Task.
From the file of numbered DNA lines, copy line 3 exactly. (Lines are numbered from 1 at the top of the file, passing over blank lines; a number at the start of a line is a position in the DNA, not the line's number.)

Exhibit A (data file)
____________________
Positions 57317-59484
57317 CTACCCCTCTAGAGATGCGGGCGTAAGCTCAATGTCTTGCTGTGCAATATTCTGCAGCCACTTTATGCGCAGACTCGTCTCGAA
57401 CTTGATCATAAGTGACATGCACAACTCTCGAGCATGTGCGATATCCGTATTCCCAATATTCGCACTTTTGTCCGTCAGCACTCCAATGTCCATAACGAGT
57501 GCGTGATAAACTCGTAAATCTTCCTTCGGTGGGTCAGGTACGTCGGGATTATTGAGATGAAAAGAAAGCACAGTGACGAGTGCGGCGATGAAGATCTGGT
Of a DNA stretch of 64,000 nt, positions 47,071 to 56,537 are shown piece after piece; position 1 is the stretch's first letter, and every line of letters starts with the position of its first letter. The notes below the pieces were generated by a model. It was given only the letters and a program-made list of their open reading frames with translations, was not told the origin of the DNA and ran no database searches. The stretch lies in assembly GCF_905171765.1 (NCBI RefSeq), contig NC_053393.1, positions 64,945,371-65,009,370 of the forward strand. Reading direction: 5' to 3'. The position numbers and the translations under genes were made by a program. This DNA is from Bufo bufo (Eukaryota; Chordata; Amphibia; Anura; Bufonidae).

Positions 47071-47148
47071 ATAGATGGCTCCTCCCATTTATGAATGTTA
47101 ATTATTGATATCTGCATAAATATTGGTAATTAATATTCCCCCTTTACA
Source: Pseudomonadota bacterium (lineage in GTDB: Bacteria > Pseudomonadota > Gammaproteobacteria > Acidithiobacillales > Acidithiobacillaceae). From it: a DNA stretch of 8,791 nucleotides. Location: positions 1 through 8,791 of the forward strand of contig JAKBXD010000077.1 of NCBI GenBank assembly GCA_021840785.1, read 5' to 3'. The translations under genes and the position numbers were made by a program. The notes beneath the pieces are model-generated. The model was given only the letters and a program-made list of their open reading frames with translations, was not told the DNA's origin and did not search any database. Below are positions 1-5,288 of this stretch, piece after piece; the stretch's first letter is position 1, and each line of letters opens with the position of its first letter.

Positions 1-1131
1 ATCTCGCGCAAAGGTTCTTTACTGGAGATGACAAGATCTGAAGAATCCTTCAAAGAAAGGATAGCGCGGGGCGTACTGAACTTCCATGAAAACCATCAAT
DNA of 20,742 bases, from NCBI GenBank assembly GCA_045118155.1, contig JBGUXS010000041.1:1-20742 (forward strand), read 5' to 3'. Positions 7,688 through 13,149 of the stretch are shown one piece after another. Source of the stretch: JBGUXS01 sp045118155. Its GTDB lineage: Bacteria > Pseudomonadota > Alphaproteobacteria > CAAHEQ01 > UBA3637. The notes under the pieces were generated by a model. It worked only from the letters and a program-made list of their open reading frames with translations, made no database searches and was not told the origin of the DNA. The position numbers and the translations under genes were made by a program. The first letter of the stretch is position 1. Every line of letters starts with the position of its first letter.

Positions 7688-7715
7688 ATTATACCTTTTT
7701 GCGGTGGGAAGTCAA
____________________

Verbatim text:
57401 CTTGATCATAAGTGACATGCACAACTCTCGAGCATGTGCGATATCCGTATTCCCAATATTCGCACTTTTGTCCGTCAGCACTCCAATGTCCATAACGAGT